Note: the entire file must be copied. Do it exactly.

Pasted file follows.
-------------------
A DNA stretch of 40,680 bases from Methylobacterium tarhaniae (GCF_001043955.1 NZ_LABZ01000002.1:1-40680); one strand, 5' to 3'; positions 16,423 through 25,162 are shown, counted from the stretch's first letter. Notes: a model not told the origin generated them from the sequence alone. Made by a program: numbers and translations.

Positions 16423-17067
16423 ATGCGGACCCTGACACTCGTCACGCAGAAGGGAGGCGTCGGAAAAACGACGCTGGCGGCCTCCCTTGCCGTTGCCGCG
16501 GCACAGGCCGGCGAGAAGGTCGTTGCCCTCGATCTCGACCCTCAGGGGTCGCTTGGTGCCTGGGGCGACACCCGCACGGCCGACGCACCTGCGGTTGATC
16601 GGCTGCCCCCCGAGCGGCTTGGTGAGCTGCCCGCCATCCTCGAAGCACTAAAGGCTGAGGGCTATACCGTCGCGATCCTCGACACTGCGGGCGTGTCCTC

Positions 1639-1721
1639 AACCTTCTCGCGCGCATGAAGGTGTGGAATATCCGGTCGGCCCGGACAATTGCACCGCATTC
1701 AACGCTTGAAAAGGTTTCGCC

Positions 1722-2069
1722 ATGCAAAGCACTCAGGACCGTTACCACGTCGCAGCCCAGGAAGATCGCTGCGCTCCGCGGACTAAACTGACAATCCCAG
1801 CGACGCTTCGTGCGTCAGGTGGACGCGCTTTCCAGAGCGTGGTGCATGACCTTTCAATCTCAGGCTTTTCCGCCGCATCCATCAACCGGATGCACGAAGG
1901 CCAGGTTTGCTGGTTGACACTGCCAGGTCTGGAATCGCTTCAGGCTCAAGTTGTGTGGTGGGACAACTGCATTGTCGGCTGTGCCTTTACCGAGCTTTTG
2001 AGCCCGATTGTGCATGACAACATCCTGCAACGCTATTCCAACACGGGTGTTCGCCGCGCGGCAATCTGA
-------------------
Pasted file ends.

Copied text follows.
A DNA stretch of 40,680 bases from Methylobacterium tarhaniae (GCF_001043955.1 NZ_LABZ01000002.1:1-40680); one strand, 5' to 3'; positions 16,423 through 25,162 are shown, counted from the stretch's first letter. Notes: a model not told the origin generated them from the sequence alone. Made by a program: numbers and translations.

Positions 16423-17067
16423 ATGCGGACCCTGACACTCGTCACGCAGAAGGGAGGCGTCGGAAAAACGACGCTGGCGGCCTCCCTTGCCGTTGCCGCG
16501 GCACAGGCCGGCGAGAAGGTCGTTGCCCTCGATCTCGACCCTCAGGGGTCGCTTGGTGCCTGGGGCGACACCCGCACGGCCGACGCACCTGCGGTTGATC
16601 GGCTGCCCCCCGAGCGGCTTGGTGAGCTGCCCGCCATCCTCGAAGCACTAAAGGCTGAGGGCTATACCGTCGCGATCCTCGACACTGCGGGCGTGTCCTC

Positions 1639-1721
1639 AACCTTCTCGCGCGCATGAAGGTGTGGAATATCCGGTCGGCCCGGACAATTGCACCGCATTC
1701 AACGCTTGAAAAGGTTTCGCC

Positions 1722-2069
1722 ATGCAAAGCACTCAGGACCGTTACCACGTCGCAGCCCAGGAAGATCGCTGCGCTCCGCGGACTAAACTGACAATCCCAG
1801 CGACGCTTCGTGCGTCAGGTGGACGCGCTTTCCAGAGCGTGGTGCATGACCTTTCAATCTCAGGCTTTTCCGCCGCATCCATCAACCGGATGCACGAAGG
1901 CCAGGTTTGCTGGTTGACACTGCCAGGTCTGGAATCGCTTCAGGCTCAAGTTGTGTGGTGGGACAACTGCATTGTCGGCTGTGCCTTTACCGAGCTTTTG
2001 AGCCCGATTGTGCATGACAACATCCTGCAACGCTATTCCAACACGGGTGTTCGCCGCGCGGCAATCTGA